The Female Brain—a controversy complicated by another female.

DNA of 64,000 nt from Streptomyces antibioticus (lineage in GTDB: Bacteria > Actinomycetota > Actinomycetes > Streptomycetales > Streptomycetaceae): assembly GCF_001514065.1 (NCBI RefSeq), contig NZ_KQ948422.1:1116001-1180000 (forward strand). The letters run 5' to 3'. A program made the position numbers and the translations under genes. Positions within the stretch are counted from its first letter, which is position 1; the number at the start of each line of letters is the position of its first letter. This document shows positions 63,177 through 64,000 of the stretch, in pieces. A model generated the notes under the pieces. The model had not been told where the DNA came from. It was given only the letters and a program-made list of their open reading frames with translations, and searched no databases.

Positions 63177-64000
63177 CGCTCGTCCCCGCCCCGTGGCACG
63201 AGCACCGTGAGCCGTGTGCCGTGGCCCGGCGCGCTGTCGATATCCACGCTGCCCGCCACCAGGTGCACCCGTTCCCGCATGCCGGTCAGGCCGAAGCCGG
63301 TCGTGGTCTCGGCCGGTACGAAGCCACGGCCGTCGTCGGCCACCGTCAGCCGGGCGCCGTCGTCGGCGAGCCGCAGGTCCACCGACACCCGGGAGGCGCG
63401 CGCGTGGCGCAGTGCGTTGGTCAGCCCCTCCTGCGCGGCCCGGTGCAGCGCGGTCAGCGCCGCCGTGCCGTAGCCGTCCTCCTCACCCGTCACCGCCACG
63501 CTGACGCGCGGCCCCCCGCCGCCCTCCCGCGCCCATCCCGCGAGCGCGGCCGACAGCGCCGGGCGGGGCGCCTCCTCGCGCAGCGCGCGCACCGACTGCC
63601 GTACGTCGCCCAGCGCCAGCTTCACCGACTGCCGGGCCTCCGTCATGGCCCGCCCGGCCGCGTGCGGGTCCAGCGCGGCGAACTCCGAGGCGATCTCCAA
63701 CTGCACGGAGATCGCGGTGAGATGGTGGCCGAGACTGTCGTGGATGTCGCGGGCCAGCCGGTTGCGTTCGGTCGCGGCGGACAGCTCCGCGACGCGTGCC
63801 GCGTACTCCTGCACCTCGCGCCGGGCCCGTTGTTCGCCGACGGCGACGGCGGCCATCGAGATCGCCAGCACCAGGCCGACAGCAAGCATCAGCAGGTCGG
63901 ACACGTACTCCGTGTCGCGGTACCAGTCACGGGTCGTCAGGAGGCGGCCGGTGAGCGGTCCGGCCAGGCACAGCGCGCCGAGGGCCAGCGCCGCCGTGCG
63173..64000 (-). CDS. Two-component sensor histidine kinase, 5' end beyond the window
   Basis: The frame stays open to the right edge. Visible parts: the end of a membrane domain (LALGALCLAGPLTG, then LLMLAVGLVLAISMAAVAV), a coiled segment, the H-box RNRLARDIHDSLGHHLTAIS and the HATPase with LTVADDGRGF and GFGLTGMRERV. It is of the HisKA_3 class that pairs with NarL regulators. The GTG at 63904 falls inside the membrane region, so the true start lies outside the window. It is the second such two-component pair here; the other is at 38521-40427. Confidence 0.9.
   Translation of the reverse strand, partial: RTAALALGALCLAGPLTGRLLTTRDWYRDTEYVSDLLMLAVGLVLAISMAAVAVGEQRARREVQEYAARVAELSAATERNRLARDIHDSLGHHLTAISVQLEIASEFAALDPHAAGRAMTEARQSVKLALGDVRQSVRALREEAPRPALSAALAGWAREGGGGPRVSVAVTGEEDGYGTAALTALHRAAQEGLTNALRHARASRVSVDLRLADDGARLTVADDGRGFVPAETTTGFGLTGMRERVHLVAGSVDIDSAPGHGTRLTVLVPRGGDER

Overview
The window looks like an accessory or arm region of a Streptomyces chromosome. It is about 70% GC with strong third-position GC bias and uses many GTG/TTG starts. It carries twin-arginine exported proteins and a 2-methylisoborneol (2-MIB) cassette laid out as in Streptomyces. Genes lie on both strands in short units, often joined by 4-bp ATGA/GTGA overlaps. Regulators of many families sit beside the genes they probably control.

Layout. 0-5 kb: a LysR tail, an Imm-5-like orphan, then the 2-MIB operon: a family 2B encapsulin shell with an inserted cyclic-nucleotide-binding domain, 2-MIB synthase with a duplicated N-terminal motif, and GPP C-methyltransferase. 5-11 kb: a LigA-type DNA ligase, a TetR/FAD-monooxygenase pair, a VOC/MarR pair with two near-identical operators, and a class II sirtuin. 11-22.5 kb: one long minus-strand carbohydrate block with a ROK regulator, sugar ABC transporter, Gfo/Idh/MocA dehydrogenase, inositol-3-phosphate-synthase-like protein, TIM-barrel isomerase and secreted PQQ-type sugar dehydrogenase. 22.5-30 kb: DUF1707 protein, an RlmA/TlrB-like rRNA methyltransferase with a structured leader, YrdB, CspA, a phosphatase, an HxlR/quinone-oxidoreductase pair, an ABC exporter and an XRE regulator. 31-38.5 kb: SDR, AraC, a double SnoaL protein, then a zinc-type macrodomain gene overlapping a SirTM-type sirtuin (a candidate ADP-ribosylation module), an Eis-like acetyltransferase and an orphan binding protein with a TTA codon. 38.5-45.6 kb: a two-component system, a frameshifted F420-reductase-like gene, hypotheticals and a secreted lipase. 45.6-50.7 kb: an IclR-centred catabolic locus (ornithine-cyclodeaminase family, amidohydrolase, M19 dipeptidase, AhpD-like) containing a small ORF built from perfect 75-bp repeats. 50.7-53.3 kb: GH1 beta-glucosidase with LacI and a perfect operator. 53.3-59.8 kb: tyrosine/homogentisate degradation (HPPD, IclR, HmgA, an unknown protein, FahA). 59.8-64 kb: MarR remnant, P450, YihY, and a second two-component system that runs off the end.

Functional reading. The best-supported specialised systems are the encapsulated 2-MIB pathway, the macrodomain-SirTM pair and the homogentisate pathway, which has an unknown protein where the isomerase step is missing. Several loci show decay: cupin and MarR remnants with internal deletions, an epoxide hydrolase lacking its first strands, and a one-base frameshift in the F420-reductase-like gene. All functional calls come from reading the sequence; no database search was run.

Every once in a while, the debate whether women are different from men emerges with much fanfare only to find it being shelved among the scores of other such assertions that rarely lead to any conclusion. This is because of the inevitable tendency to associate “different” with superior of inferior. However, the new book, The Female Brain by Brizendine clearly settles some scores that were long overdue but in the end leaves the field just as confusing as ever. Brizendine says that women are better than men are at remembering the details of emotional events because their brains are structurally and chemically different—the site is hippocampus, which is larger in women. Men, on the other hand, have larger brain centers for action and aggression—the site is amygdale. Not surprising to men however is a finding that we men have long been trying to explain that men also have 2 1/2 times the brain space devoted to the sexual drive. According to Brizendine, a woman may think about sex once in twenty-four hours, men think about it every 58 seconds. A better conclusion, if I were writing, would be that all other thoughts of men are only briefly interrupt the thought of anything but sex. The sense of a crude dichotomy arises here; if men are such slaves to their hormones; why then do women, especially the wives have to be so arrogant and non-compliant. A woman need not be a nymphomaniac, just considerate enough. All of this and many other differences begin in utero, during the eighth week of pregnancy, when the then-female brain will either receive a testosterone surge or not. Nature has made men by making the default form of fetus to be female; only a random chance makes them female. How cruel! It has long been difficult for the women to accept the demonstrated differences between sexes based on the theory of being “hard-wired." In the nature vs. nurture debate, most feminists prefer nurture asserting that you should be able to raise a son to be gentle and emotionally nuanced, just as you can raise a daughter to be a physically active, aggressive tomboy. Unfortunately, despite making some keen observations, Brizendine, who founded the Women's Mood and Hormone Clinic at UCSF in 1994, says, "the brain is nothing if not a talented learning machine. Nothing is completely fixed. Biology powerfully affects but does not lock in our reality." In other words, even though this book makes the argument that women's behavior—and to some extent, men's behavior is biologically determined, it is possible to override these behaviors. I have great difficulty accepting this thesis. The scholarly references quoted by Brizendine are faulty and poorly quoted—she is no scientist, it is abundantly clear to me, when it comes to condensing science. However, accepting her unequivocal qualification as women, and an attractive one, I am willing to analyze many of her observations at a more prudish stance. She says that men are more likely to fall in love “at first sight.” Agreed! Women are so seductive and voluptuous, why should we not fall prey to those tresses waiting in ambush? However, when she says that more women are attracted to “symmetrical” (translated handsome) men because they give women better and more frequent orgasms, I have great difficulty in accepting this thesis. Being handsome has nothing to do with being apt at exploring woman’s sexuality or being more faithful, the latter being the validated trait that women look for. This refutes her theory that women fall in love with men who are less attractive to other women. Years ago, that now feel like eons, I dated a great dame, the envy of every man and in my humbleness I asked her how she felt walking with someone of extremely ordinary appearance. A country dame, she said without a moment of hesitation, “actually very good; I want everyone to look at me, not you.” She did later make up for her unkindness. Decades later, I am still able to draw attention of women, if not for the remnants of my triceps but for the intellectual intercourse that is always satisfying to them. Women are attracted to men for a singular reason, to being a better progeny—that is what Nature has programmed; those with better genes, whether expressed in the physical or intellectual traits is equally attracting, age not being a barrier. Had this not been true, why would so many women marry so many man so many years older than them. It is more than security, which is the symptom of attraction and not the cause. Women are very apt at make this involuntary, yet bizarre to many, calculation what is good for her progeny—the survival instinct and the survival of species is counted much more than anything else is. Brizendine misses it all.